This week during a speech in Pennsylvania, President Trump discounted the value of U.S. wheat exports to Japan. The president was discussing the trade deficit with the island nation and discussed auto trade.
“Listen, we have a massive deficit with Japan,” said Trump. “They send thousands and thousands — millions — of cars. We send them wheat. Wheat. That’s not a good deal. And they don’t even want our wheat. They do it because they want us to at least feel that we’re okay. You know, they do it to make us feel good.”
The president’s comments surprised and frustrated the nation's wheat producers. According to the U.S. Wheat Associates, Japan is the number one market for U.S. wheat. In 2018-19, 2.66 million metric tons of wheat (about 97.7 million bushels) valued at $698 million were exported to Japan.
The National Association of Wheat Growers (NAWG) CEO Chandler Goule said the president’s comments hurt the U.S. wheat industry.
“The president made a completely inaccurate comment about the United States wheat industry,” Goule said. “It just really rips the rug out from underneath the hard work that our U.S. farmers put into producing such a high-quality product.”
U.S. wheat producers spend millions of dollars building export markets around the globe and especially in Asia. The wheat industry fears the president's comments could weaken those relationships.
For Montana, Japan is also the state's number one export destination for wheat, making up 28-30% of the state’s wheat exports.
U.S. Sen. Jon Tester, D-Mont., responded to Trump's trade comments.
“Montana farmers grow the best wheat in the world,” Tester said. “That’s exactly why countries like Japan—the number one importer of our wheat and one of America’s closest allies—buy it.”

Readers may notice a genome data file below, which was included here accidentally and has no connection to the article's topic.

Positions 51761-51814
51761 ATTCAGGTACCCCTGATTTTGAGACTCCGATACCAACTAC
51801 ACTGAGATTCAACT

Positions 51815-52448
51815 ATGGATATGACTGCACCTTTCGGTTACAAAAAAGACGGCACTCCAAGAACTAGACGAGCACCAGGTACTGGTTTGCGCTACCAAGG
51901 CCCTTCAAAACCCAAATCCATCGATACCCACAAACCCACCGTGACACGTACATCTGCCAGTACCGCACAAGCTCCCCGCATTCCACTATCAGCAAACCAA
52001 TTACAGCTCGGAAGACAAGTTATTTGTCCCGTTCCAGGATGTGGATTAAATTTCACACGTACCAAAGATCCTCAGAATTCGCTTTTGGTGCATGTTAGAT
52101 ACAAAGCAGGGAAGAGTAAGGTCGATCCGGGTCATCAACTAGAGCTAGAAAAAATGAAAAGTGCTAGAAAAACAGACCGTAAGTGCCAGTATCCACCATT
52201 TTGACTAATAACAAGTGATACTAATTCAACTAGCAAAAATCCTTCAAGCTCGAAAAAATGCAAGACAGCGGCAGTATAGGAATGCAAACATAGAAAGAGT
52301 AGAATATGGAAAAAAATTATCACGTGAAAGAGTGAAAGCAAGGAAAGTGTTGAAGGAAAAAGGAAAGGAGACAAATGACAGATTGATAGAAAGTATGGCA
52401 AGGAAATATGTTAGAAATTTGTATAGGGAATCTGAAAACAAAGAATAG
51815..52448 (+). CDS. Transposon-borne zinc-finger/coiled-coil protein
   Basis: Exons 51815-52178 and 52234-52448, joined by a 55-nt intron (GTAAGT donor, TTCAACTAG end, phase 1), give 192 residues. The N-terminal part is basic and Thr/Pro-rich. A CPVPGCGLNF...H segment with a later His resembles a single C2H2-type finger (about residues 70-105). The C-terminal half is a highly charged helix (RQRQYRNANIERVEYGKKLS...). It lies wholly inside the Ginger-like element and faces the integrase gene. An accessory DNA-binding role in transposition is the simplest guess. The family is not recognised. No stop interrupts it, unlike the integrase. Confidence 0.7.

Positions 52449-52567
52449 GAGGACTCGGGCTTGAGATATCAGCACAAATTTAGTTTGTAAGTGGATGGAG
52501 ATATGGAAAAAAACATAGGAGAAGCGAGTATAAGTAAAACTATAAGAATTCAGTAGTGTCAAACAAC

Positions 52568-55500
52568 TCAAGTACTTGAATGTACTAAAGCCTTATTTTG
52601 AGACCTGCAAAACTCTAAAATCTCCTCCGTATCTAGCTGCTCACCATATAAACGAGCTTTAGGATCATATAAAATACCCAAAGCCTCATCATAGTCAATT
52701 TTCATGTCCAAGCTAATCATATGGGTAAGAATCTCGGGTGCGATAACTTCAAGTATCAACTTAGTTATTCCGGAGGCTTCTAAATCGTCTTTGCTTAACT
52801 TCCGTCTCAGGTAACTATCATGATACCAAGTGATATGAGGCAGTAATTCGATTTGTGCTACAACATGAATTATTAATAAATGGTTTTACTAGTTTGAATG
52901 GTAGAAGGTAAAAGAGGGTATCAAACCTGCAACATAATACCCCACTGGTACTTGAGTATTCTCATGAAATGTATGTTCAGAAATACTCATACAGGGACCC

U.S. Sen. Steve Daines, R-Mont., also weighed in.
“Ag is Montana's number one industry and Montana's farmers produce the best and highest quality wheat in the world and Japan is one of our best customers,” Daines wrote. “They buy Montana wheat because it's the best. I urge the administration to quickly finalize trade negotiations with Japan.”
The National Association of Wheat Growers added that the depressed farm economy is negatively impacting American famers.
“The rhetoric that comes out of the administration that farmers are doing great is not true,” said Goule. “The fact that we continue to lose market share continues to drive our domestic prices down.”
With so much uncertainty in trade, the wheat growers' association added that export markets are shrinking.
“We haven't sold any wheat to China in two years,” Goule said. “We're going to start selling less wheat to Japan even though it's the highest quality. We're not in TPP (Trans-Pacific Partnership). We're still trying to pass USMCA (the United States-Mexico-Canada Agreement.) To turn around and say that these market facilitation payments have made our farmers whole is just simply not true.”
The wheat growers' association has reached out to meet with U.S. Trade Representative Robert Lighthizer and share their concerns. They hope Lighthizer will then pass their comments on directly to President Trump.
The wheat growers are also asking the Trump Administration to strike a new trade deal with Japan as soon as possible to show his support for U.S. agriculture. The group is also urging Congress to ratify the U.S.-Mexico-Canada Agreement, which the administration is pushing to replace the North American Free Trade Agreement, immediately.